The Illustrious Prince eBook

This eBook from the Gutenberg Project consists of approximately 257 pages of information about The Illustrious Prince.
one of these.  But I tell you that patriotism as we understand it is a deeper thing.  In the land where it flourishes there is no great pre-eminence in what you call sports or games.  It does not come like a whirlwind on the wings of disaster.  It grows with the limbs and the heart of the boy, grows with his muscles and his brawn.  It is part of his conscience, part of his religion.  As he realizes that he has a country of his own to protect, a dear, precious heritage come down to him through countless ages, so he learns that it is his sacred duty to know how to do his share in defending it.  The spare time of our youth, Mr. Haviland, is spent learning to shoot, to scout, to bear hardships, to acquire the arts of war.  I tell you that there was not one general who went with our troops to Manchuria, but a hundred thousand.  We have no great army.  We are a nation of men whose religion it is to fight when their country’s welfare is threatened.”

There was a short silence.  The Prime Minister and Bransome exchanged rapid glances.

“These, then,” Penelope said slowly, “were the things you left unsaid.”

The Prince raised his hand a little—­a deprecatory gesture.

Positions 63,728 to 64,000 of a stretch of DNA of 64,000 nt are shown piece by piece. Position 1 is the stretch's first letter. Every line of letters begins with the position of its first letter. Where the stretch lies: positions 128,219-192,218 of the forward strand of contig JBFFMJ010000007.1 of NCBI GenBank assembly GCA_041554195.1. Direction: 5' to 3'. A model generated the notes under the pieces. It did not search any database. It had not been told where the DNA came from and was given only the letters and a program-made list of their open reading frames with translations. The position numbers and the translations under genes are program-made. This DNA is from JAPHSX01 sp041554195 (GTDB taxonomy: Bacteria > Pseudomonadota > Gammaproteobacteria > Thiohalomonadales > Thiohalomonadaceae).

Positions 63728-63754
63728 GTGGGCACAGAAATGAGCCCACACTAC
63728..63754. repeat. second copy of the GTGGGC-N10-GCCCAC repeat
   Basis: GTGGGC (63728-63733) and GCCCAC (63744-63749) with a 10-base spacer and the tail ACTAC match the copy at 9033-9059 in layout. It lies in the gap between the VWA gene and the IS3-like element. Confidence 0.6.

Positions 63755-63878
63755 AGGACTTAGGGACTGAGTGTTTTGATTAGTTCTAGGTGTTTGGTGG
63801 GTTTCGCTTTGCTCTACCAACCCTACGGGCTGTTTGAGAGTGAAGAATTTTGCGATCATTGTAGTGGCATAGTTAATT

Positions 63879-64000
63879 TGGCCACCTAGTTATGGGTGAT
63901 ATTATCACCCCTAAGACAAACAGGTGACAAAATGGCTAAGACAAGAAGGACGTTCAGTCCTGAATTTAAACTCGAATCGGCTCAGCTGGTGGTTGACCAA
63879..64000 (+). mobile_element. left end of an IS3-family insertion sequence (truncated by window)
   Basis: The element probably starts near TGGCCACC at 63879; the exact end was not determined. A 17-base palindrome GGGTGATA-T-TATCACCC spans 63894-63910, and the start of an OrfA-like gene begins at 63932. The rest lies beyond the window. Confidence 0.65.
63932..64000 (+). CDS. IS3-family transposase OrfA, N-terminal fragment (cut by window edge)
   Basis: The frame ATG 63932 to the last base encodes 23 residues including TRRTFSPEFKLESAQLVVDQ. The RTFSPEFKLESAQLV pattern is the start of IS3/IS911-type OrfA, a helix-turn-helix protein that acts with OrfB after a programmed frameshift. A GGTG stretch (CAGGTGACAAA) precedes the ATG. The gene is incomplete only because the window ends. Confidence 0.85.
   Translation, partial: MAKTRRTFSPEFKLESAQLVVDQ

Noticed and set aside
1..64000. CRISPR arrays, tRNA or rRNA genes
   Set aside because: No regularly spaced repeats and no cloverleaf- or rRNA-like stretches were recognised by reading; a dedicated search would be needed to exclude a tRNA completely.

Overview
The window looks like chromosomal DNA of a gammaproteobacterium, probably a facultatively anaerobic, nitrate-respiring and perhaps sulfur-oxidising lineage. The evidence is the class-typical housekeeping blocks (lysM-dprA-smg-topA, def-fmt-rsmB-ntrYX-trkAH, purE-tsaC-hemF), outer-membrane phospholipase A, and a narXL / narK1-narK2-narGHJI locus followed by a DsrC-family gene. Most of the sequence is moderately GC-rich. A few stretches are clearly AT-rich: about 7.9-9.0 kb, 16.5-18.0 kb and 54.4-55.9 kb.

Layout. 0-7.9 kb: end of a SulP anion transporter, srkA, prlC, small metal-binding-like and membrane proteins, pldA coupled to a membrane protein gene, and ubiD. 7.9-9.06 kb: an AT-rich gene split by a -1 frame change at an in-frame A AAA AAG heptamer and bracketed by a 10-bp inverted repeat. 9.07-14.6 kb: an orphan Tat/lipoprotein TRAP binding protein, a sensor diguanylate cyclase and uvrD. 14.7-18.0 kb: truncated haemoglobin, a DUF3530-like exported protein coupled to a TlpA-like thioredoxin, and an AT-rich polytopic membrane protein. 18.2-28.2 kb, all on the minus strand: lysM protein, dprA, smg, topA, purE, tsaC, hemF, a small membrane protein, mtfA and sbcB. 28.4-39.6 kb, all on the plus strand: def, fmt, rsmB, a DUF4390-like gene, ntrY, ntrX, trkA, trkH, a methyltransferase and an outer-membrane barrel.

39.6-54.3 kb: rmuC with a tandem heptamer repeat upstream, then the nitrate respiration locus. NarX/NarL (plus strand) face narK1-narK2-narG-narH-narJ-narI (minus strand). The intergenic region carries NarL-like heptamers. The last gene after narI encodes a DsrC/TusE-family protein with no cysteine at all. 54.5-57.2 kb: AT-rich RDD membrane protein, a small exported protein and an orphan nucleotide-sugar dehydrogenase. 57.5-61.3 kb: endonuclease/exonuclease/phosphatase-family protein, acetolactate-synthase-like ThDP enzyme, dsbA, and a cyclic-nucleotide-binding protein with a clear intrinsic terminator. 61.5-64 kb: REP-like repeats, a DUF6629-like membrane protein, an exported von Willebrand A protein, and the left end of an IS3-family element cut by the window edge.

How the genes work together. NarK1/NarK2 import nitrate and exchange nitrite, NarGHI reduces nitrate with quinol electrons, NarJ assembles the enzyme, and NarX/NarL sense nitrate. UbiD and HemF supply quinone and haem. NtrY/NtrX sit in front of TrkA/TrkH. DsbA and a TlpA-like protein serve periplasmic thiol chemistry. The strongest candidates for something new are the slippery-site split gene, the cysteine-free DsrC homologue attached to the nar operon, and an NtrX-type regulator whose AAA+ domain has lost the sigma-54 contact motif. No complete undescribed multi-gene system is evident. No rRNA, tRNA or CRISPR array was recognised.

“Perhaps even now,” he said, “it was scarcely courteous of me to say them, only I know that they come to you as no new thing.  There are many of your countrymen who are speaking to you now in the Press as I, a stranger, have spoken.  Sometimes it is harder to believe one of your own family.  That is why I have dared to say so much,—­I, a foreigner, eager and anxious only to observe and to learn.  I think, perhaps, that it is to such that the truth comes easiest.”

Of a purpose, the three men who were there said nothing.  The Prince offered Penelope his arm.

“I will not be disappointed,” he said.  “You promised that you would show me the palm garden.  I have talked too much.”

CHAPTER XXIX.  A RACE

The Prince, on his way back from his usual before-breakfast stroll, lingered for a short time amongst the beds of hyacinths and yellow crocuses.  Somehow or other, these spring flowers, stiffly set out and with shrivelled edges—­a little reminiscent of the last east wind—­still seemed to him, in their perfume at any rate, to being him memories of his own country.  Pink and blue and yellow, in all manner of sizes and shapes, the beds spread away along the great front below the terrace of the castle.  This morning the wind was coming from the west.  The sun, indeed, seemed already to have gained some strength.  The Prince sat for a moment or two upon the gray stone balustrade, looking to where the level country took a sudden ascent and ended in a thick belt of pine trees.  Beyond lay the sea.  As he sat there with folded arms, he was surely a fatalist.  The question as to whether or not he should ever reach it, should ever find himself really bound for home, was one which seemed to trouble

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The Illustrious Prince from Project Gutenberg. Public domain.
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